Both helicopters and light airplanes can perform aerial IR surveys. Spatial resolution and thermal sensitivity are all-important in aerial IR thermography. It is always better to use a large pixel array, although larger lenses help if the customer will accept some signalstrength degradation. Using a more powerful lens does improve clarity by reducing the ground resolution element (GRE)—the size of one pixel on the ground for a given distance. This reduced GRE, however, also reduces the sensor’s field of view, which limits the total area covered on the ground. Moreover, an aircraft’s movements and vibrations, particularly those of a helicopter, may cause image blurring or smearing, which results from an increase in the apparent speed of the sensor’s view across the ground. The GRE and other thermal-imager characteristics need to be known before the aircraft and imager are selected for a particular job. Our research and experience in aerial IR applications have shown, for example, that a handheld, small-format imager held out the open window of a helicopter will not produce professional results.

Well-maintained aircraft and IR, videorecording, and mapping equipment are essential to success. Everything in the aircraft must be secured, and wires clearly labeled for quick identification, placed out of the way, and shielded from electromagnetic interference. Precise navigation is important in any aircraft but particularly in nighttime aerial IR operations. To produce the most valuable report possible, one must record the imagery and exact location of all areas surveyed. Because the pilot and thermographer are extremely busy during the flight, one or both might miss an anomaly. Thus, all imagery and matching Global Positioning System (GPS) information need to be recorded. During postflight analysis, each frame of the video will receive methodical and detailed scrutiny. For this reason, the thermal-imager video output must be routed through a device that encodes the video with a continuous stream of GPS information. A digital videocassette recorder (VCR) tapes the annotated video imagery, while a laptop computer with specialized mobile mapping software is used to guide the aircraft and map the designated flight path.

Aerial IR imaging is not a job for IR equipment operators or pilots who have not received specialized training in such operations. The aircraft must fly over and along the surface-drainage system in a manner that allows the imaging and recording on digital videotape of the target creek, stream, river, or lake. In the cockpit, moving-map software with GPS antennas similar to that used in some automobiles permits the crew to monitor the flight path and the aircraft’s location with respect to the drainage area, and guides the pilot along specific flight lines to ensure complete coverage. The IR operator usually interrupts the recording during turns outside the study area, which omits extraneous imagery.


After the flight, the videotaped imagery is analyzed using a digital VCR, a high-resolution TV monitor, and an integrated computer system with video-capture hardware and software. As the tape plays, the GPS-coded signal received and recorded during the flight is decoded by a device called a video encoder/decoder, which re-creates the original GPS signal and sends it to the computer so that its mobile mapping software interprets the recorded signal as a live one. The mapping software shows the position of the moving airplane superimposed on a street map on the computer screen, while the recorded IR imagery of the area below the airplane appears on a second monitor. GPS signals update the airplane’s position once every second throughout the flight and at the same rate during the post-flight analysis.

To find potential sources of pollution, users view the tape in its entirety—pausing and playing it backward and forward at regular speed and in slow motion as necessary. Each hour of tape requires many hours of analysis to complete a report. After all anomalous sources are found, they are marked on the topographic map, and IR thermographs are digitally captured on videotape using specially designed hardware and software. The captured image displays the annotation data—such as date, time, latitude, and longitude—as a strip at the bottom of the image. Each anomaly is assigned a number that corresponds to a number on a specific image. The maps and digital images are then brought into an image-processing software application and adjusted for such qualities as contrast brightness before being scaled for final editing.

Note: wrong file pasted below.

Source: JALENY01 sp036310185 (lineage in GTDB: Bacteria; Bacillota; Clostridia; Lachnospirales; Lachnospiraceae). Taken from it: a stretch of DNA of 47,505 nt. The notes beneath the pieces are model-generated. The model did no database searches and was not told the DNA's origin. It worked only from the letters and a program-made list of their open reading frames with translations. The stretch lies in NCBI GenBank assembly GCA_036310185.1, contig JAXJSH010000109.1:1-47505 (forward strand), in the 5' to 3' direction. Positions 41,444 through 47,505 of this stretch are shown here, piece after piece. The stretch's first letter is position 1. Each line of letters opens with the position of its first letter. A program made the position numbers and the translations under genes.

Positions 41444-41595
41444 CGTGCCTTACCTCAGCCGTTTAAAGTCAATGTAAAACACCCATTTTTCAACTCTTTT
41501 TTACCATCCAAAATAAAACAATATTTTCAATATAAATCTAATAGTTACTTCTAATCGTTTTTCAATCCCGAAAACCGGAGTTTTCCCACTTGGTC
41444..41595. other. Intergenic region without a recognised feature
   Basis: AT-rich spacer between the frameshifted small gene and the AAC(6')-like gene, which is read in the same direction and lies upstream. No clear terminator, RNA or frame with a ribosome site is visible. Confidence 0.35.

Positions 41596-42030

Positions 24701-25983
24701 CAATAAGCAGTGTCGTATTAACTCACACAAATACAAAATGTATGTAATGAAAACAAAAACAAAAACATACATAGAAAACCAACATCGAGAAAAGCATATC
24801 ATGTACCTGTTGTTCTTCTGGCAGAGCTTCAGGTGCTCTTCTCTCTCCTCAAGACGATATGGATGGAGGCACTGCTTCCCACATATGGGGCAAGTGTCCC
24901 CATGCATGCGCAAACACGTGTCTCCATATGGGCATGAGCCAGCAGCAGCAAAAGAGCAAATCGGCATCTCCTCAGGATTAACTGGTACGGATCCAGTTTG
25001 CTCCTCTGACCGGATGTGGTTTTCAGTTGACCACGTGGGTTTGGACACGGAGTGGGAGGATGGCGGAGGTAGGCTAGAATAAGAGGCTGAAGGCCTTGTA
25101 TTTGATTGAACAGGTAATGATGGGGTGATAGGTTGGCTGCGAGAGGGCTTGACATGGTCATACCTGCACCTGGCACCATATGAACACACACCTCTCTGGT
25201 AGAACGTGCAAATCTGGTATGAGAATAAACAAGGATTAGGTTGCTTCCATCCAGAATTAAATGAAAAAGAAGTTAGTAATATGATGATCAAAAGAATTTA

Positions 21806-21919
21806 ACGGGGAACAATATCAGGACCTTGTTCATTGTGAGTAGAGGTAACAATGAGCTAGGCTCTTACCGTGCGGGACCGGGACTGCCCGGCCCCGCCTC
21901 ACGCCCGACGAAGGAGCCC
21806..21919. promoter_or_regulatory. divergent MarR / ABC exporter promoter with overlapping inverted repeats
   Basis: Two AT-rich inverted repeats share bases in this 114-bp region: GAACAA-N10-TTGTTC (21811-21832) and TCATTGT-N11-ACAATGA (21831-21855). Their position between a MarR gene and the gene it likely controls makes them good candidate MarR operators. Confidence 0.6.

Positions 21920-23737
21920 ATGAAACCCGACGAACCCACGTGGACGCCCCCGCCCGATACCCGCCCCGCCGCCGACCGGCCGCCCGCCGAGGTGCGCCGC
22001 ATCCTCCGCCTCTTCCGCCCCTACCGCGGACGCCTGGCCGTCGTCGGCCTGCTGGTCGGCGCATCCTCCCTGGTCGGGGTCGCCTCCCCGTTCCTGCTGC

A project’s results

In February 2002, the Mecklenburg County Water Quality Program in North Carolina conducted a study to test alternate methods of pollution-source detection. It sought to determine the effectiveness of using aerial IR surveying along 27 miles of Little Sugar and Briar Creeks. The survey pinpointed 62 heat anomalies along the two streams. Field investigations of the anomalies revealed the following results:

  • One anomaly was identified as a failing 15-in. sewer line. Charlotte Mecklenburg Utilities replaced the line, and the discharge stopped.
  • Another anomaly was an illegal discharge into the storm-drain system from a convenience store. The discharge was removed from the storm drain and tied to the sanitary sewer system.
  • Ten anomalies were identified as dryweather flows to storm drains—that is, flowing water unrelated to precipitation — with elevated fecal coliform bacteria levels. Additional follow-up field investigations were conducted to identify the sources of these problems.
  • Twelve anomalies were no longer found to be flowing during several field investigations. Inspectors carried out additional investigations to check for recurrence of the discharges.
  • Ten anomalies could not be located on the ground. Additional follow-up was performed in an effort to identify them
  • Five anomalies proved to be sewer-collection system features with no discharges to surface waters. No further follow- up was required.
  • Another twelve anomalies were identified as being dry-weather flows to storm drains but with no negative water quality impacts. No further follow-up was required on these.
  • Eleven anomalies were attributed to groundwater flow. No further follow-up was required.


Municipalities must comply with federal clean-water laws, and each must develop, implement, and enforce a storm-water management program that has been designed to minimize the amount of pollutants discharged into local waters. By using specialized equipment and techniques, aerial IR thermographers can locate pollution point sources so officials can act to prevent con-taminants from entering our waterways. Aerial IR surveys will continue to assist municipalities in making U.S. waters, wetlands, and watersheds better suited for drinking water and recreation while creating a more hospitable environment for aquatic life.


Gregory R. Stockton is president of Stockton Infrared Thermographic Services, Inc., in Randleman, North Carolina. This article is based on a paper that he presented at Infra-Mation 2003, held in Las Vegas, Nevada, Oct. 13–16, 2003.